Former health minister David Mellor wanted to “deal straight away” with demands for compensation from victims of the contaminated blood scandal during his time in office – more than thirty years ago. In 2022, those affected are still waiting.
Mr Mellor, who served in the Department of Health during 1988 and 1989. At this time, the Government was facing legal action from hundreds of haemophiliacs who had been infected with HIV through infected blood, along with their families. Speaking at the ongoing Infected Blood Inquiry on Thursday, Mr Mellor also said ministers had received “shoddy” legal advice at this time – and said it was clear the Government had a duty of care to those affected.
Answering questions from Inquiry lawyer Matthew Hill, Mr Mellor – who had ministerial responsibility for the AIDS crisis when he took the job in the Department of Health, said: “What I wanted to do was just to deal straight away with this problem and offer proper compensation in hope that the misery that we had inflicted, without intending to, on these folk at least could be alleviated to some degree.”
Read more: Government changed its mind on Infected Blood Inquiry ‘because of pressure from campaigners’
Though support payments – administered through a range of schemes and trusts – have been available over the years, compensation has never been paid. The Government is currently facing calls to publish a report into a “framework for compensation” produced by Sir Robert Francis.
The contaminated blood scandal saw thousands of haemophiliacs infected with lethal virus including HIV and hepatitis C. Others were also infected through blood transfusions, while many subsequently passed on infections to partners. More than 2,400 people have died.
Jesmond’s Carol Grayson and husband Peter Longstaff – a haemophiliac who contracted HIV through products he was given to treat the condition and later died of AIDS – were among those part of the litigation discussed at the Inquiry. The legal case was settled out of court in late 1990 and early 1991, but the payments agreed were “ex gratia” and not compensation.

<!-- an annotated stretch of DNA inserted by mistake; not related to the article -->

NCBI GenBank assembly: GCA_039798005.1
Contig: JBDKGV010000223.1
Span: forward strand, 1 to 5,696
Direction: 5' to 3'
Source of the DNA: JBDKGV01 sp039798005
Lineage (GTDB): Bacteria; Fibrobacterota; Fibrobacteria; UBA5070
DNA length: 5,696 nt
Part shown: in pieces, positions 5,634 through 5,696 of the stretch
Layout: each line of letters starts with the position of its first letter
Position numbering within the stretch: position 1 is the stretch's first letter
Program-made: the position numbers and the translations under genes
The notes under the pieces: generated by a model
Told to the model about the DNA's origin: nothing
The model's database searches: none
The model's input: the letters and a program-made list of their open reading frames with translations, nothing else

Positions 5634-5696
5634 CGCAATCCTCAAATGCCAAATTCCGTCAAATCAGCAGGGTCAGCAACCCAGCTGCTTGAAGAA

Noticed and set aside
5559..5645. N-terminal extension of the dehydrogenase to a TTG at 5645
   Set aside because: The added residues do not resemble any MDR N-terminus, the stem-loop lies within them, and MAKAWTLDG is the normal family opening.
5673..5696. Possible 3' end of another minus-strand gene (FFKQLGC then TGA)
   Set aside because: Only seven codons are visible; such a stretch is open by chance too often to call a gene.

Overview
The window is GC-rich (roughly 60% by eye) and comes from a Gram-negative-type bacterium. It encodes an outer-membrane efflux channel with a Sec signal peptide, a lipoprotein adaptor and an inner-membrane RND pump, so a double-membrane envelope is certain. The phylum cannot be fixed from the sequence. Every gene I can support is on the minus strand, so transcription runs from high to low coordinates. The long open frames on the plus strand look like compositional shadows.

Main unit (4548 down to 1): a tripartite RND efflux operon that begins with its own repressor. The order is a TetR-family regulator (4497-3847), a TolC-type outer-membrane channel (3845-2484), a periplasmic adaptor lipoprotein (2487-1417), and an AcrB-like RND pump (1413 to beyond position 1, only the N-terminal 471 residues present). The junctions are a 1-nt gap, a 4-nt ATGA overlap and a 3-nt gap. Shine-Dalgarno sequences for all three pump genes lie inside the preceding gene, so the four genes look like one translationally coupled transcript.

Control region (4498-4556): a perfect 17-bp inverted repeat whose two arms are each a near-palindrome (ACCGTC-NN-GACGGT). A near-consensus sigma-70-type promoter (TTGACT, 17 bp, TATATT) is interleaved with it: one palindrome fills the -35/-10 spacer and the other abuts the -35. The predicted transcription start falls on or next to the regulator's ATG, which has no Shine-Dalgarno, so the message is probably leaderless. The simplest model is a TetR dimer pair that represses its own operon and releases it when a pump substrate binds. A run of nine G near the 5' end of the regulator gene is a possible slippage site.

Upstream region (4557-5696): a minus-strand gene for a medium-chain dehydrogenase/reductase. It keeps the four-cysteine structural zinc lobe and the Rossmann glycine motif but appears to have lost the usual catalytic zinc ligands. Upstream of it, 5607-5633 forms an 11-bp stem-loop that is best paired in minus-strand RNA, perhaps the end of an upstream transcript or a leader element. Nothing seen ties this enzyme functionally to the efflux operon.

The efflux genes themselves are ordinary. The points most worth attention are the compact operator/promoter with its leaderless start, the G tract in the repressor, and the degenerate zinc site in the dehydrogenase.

Those infected and their families were also forced to waive their right to bring further legal action. Carol and Peter were instrumental in bringing the waiver to light.
Mr Mellor said in a written statement to the Inquiry that he “did not think I had any knowledge at the time” that those agreeing to the settlement would be unable to bring claims later for being infected with hepatitis C too. Those affected have said for decades that they were pushed into signing when some in Government and the NHS knew that what was then “non-A, non B hepatitis” had been transmitted.
He said it was right that if “material circumstances were to change” then a waiver ought to cease to apply – though he had not been involved in that aspect of the legal case.
The former minister also said he and others in the department had to deal with “moral indignation” from political figures including then-Prime Minister Margaret Thatcher with regard to AIDS. “They wanted some sense of moral indignation about AIDS, which I never felt able to bring to the party myself,” he said. “It was a condition people got, the question is how to then prevent more people getting it.”
Mr Mellor also criticised legal advice given around the litigation which he said amounted to a “Pontius Pilate defence”. He said: “I just think it is shoddy or appears shoddy to say – ‘Oh, we didn’t have a duty of care.’ You know, some poor devil has got HIV and – ‘Oh, we didn’t have a duty of care.’ I just couldn’t mouth the words, personally.”
He spoke of understanding at the time that mishandling the matter “would be a very serious blow to people’s confidence” and had “no stomach” for resisting the financial claims made by those affected.
However, Mr Mellor also said: “I’m sorry people have had to wait 30 years for this to happen. It is not in my view good. But the point is just because something awful happens doesn’t mean it is somebody’s fault.”
He criticised the focus on “narrow legalistic points are no good” in situations like this scandal, and said he had wanted the Department of Health to take responsibility for what had happened to the scandal’s victims.. The Infected Blood Inquiry is chaired by former High Court judge Sir Brian Langstaff. It is expected to continue throughout 2022 with former Prime Minister Sir John Major and a number of ex Health Secretaries including Andy Burnham and Jeremy Hunt set to give evidence.